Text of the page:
Kells

If I remember correctly, Kells was the destination of one of my first trips out of Dublin after I moved to Ireland twelve years ago. Having seen the Book of Kells at Trinity College Dublin, a friend and I decided to visit Kells. The trip wasn’t well planned and it turned into, well… a bit of a disappointment. Twelve years later I thought that it might be a good time to go there again.

Kells is primarily famous for its monastery and the illuminated gospel book known as the Book of Kells. The monastery is thought to have been founded around 807 A.D. by monks from St Colmcille’s monastery who abandoned their monastery on Iona off western Scotland in the face of Viking attacks. Unfortunately, there isn’t much left of the monastery except a decapitated round tower and a few 9th century high crosses. Nowadays the monastery centres on a 18th century church. The Market Cross, a high cross that used to stand at the entrance of the monastery, now stands outside the Old Courthouse. The interesting feature of this cross is a battle scene on its base as this violent subject was not commonly used in high cross art.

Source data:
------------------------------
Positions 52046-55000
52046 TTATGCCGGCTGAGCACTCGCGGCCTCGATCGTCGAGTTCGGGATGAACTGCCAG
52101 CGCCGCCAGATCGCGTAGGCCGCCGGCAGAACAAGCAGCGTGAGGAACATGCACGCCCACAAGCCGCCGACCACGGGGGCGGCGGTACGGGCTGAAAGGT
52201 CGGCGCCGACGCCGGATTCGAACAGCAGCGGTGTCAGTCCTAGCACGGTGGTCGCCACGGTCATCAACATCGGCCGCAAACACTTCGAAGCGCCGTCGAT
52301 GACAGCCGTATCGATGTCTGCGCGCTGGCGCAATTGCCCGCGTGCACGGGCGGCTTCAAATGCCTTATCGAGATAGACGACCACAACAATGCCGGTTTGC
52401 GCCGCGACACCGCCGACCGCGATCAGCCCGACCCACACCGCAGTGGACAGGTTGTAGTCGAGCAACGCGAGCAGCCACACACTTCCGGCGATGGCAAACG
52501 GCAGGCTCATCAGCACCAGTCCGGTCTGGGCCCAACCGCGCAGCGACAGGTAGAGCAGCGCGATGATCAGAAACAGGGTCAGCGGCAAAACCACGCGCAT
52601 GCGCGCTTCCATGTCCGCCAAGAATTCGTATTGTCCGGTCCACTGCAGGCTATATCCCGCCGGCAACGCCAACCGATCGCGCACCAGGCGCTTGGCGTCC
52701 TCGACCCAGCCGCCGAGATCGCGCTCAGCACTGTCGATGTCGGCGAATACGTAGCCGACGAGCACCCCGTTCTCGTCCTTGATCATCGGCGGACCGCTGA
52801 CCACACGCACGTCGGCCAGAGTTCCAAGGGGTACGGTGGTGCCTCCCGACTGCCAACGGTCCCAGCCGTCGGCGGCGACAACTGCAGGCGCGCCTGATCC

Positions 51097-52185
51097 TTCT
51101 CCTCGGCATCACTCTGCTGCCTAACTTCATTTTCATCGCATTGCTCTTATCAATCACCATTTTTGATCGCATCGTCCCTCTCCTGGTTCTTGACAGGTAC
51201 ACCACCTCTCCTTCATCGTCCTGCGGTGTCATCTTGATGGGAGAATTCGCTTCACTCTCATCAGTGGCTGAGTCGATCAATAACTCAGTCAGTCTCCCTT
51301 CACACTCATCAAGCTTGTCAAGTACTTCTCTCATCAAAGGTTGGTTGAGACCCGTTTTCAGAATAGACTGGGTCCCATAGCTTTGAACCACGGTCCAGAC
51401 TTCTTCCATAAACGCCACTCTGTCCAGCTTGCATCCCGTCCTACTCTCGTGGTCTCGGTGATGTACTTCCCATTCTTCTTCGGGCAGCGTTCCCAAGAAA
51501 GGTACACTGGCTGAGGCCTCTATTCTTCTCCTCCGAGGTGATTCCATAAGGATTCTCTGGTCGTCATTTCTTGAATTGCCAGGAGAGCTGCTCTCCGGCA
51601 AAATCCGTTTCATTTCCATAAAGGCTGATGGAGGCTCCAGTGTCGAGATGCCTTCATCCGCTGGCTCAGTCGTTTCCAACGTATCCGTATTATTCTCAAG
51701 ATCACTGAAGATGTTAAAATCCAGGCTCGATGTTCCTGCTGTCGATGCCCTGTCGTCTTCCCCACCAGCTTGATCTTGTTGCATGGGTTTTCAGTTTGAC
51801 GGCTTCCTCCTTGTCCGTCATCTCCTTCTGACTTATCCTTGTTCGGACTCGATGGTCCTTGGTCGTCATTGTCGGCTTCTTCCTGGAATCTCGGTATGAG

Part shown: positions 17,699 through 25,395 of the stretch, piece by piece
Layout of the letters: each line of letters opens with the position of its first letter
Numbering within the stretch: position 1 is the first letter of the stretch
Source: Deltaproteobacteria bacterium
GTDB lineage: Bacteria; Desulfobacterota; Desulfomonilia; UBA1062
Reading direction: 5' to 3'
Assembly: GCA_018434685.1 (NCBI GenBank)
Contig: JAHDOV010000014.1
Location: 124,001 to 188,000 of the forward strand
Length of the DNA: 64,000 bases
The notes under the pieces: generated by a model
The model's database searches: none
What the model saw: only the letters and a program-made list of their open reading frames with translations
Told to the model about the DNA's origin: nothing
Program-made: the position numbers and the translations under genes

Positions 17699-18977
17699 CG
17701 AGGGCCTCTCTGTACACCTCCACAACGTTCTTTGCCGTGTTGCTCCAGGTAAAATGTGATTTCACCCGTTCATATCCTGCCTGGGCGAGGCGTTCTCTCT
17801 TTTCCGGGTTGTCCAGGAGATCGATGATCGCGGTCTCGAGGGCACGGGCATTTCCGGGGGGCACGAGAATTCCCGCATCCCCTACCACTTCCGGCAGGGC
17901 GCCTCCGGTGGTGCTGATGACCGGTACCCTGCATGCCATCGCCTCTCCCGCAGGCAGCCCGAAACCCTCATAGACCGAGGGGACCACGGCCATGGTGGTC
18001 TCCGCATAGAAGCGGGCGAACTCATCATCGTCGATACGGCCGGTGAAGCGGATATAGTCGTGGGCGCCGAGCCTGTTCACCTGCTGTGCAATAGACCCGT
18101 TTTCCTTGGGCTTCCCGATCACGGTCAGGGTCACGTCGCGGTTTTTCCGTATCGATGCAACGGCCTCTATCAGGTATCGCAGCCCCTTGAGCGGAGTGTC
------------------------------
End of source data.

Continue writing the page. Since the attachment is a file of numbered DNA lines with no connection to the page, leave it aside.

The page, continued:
There is a tiny steep-roofed stone oratory (St. Colmcille’s House) beside the graveyard of St. Columba’s church . The structure is a great example of a 9th century church or oratory and is similar to St Kevin’s Kitchen in Glendalough.

Actually, Kells is a much more interesting place than I remembered. However, it’s a great pity that so little of the monastery has survived. It’s definitely worth a visit but a couple of hours is more than enough and I’m glad that I combined it with a trip to Loughcrew (mentioned in one of the previous posts).

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